Calendar house

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A calendar house is a house that symbolically contains architectural elements in quantities that represent the respective numbers of days in a year, weeks in a year, months in a year and days in a week. For example, Avon Tyrrell House in Hampshire was built with 365 windows, 52 rooms, 12 chimneys, 4 wings and 7 external doors.[dubious ].

Examples[edit]

Examples are very rare and are most often found in European buildings of the late 16th and early 17th centuries. Rose Hall Great House is a calendar house located east of Montego Bay, Jamaica, that was owned by Annie Palmer. The large country estate Mona Vale in Tasmania, Australia, built in the 1880s, is said to have been designed as a calendar house.

Notable examples in Great Britain include Cairness House in Aberdeenshire and Holme Eden Hall in Cumbria. Knole House in Kent has often been said to be a calendar house although as this is a medieval house that grew organically over centuries there has never been any evidence to suggest that it is a calendar house.

Bedstone Court, now the home of Bedstone College, is a flamboyant black-and-white mansion, built between 1882 and 1884, designed by Thomas Harris for Henry Ripley, MP and is a calendar house reputed to have 365 windows, 52 rooms (on the first two floors)12 chimneys and seven external doors. The central hall has a magnificent 52 panelled stained-glass window depicting the months of the year, signs of the zodiac, birds associated with the month and the agricultural activity of the month. The building was heavily damaged by a fire in 1996 but was fully restored

Adare Manor in County Limerick, Ireland is an example of a calendar house, having 365 stained-glass windows and 52 chimneys.[1] It was designed by the architects James Pain and Philip Hardwick. Much of the interior was designed by E.W. Pugin.

Castle Grad in the north-western Goricko region of Slovenia, with its 365 rooms, is a Central European example of a calendar house. Abbey-Cwm-Hir in mid Wales is a notable example of Victorian Gothic Revival architecture, with 52 rooms and 365 windows. Built in 1834 by Thomas Wilson, in the 21st century it is owned by Paul and Victoria Humpherston. It has notable collections and embodies interesting interior design ideas. All 52 rooms are accessible on tours, and everything can be touched.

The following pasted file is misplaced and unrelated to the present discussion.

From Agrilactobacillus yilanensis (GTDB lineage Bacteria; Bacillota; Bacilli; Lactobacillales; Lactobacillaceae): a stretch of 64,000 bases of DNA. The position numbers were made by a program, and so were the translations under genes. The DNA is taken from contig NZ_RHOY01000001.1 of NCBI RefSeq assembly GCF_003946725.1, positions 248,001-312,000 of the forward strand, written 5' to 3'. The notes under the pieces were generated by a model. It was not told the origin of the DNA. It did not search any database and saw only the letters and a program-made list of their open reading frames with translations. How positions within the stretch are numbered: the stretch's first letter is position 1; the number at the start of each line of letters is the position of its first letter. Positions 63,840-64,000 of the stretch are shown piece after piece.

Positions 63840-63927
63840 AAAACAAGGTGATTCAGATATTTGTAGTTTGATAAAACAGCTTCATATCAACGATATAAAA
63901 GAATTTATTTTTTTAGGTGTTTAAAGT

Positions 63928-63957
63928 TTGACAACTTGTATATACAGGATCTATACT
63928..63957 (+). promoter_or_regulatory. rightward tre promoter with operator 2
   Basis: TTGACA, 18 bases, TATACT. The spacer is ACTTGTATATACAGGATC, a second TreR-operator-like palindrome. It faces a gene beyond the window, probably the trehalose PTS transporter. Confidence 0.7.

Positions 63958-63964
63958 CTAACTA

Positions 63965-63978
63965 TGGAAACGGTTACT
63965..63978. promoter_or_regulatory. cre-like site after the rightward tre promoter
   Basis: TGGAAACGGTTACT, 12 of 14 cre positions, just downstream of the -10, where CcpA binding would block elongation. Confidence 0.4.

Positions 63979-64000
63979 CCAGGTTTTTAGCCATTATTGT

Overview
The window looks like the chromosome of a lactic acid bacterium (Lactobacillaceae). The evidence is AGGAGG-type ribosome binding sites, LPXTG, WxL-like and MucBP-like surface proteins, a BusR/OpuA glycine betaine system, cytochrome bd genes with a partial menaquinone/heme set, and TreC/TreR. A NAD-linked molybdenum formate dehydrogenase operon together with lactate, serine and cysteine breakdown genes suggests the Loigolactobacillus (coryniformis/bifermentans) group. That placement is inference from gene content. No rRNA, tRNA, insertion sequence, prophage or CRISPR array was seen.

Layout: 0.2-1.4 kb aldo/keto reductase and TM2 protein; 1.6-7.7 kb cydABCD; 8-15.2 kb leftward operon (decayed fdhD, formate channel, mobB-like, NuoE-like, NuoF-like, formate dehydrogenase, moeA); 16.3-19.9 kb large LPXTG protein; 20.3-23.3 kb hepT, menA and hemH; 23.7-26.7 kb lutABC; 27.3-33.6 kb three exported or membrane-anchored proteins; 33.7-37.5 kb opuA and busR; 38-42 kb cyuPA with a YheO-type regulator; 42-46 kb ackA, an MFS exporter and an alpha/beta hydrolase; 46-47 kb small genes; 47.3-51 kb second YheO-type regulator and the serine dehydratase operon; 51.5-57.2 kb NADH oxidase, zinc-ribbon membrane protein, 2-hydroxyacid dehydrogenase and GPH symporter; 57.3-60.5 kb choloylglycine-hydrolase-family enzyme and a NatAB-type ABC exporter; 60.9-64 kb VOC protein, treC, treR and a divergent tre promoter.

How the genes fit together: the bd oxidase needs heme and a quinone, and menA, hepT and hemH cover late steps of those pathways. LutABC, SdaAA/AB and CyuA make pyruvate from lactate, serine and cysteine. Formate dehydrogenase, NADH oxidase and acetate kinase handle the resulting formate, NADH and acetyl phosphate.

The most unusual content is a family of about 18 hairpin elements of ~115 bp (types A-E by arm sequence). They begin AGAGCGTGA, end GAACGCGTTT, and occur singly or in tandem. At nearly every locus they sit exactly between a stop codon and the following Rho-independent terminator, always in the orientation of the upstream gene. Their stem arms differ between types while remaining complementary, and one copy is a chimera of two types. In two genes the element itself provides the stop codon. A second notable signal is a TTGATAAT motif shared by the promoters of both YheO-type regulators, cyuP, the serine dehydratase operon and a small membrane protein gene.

The architectural programme of Schloss Eggenberg in Graz, Austria is based on strict number symbolism.[2] The calendar theme was extremely topical: Schloss Eggenberg was built during the period of the great calendar dispute, which had started at the beginning of the Gregorian calendar reform in 1582 and not yet come to an end. The architecture of the palace is an expression of the values of the time. There are 365 outside windows, which correspond to the days of the year. Each floor consists of 31 rooms, which correspond to the days of the longest months. The 24 hours of the day correspond to the circle of 24 state rooms, 12 on each side of the symmetrical axis, which separates the palace into two corresponding halves, 12 hours for the day and 12 hours for the night. The 24 rooms have a total of 52 windows for the weeks or the amount of Sundays in the year. Adding the 8 windows in the Planetary Room, you get the number 60 which stands for the number of seconds or minutes. There are even 52 doors in the Bel Étage. In the Planetary Room itself, you can also find the 7 days of the week and the 12 months of the year. And even the park wall has 12 doors opening towards the outside, seven of which face towards the city.[3]

A possible Mesoamerican example is El Castillo, Chichen Itza, which is a Mesoamerican step pyramid with 91 steps on each of its four sides. Taking these steps, and adding the temple platform on top as the final "step", produces a total of 365 steps.

References[edit]

  1. ^ The Adare Manor Story, Adare Manor Promotional Booklet, p.2. Retrieved on 14 April 2011.
  2. ^ Schloss Eggenberg. By Barbara Kaiser. Graz: Christian Brandstätter Verlag, 2006. ISBN 978-3-902510-80-8 (English Edition) or ISBN 978-3-902510-96-9 (German Edition) and Schloss Eggenberg. Architecture and Furnishings, by Barbara Kaiser, Paul Schuster, Graz 2016. ISBN 978-3-90209-581-7 (available through the Universalmuseum Joanneum)
  3. ^ Schloss Eggenberg, official Website

External links[edit]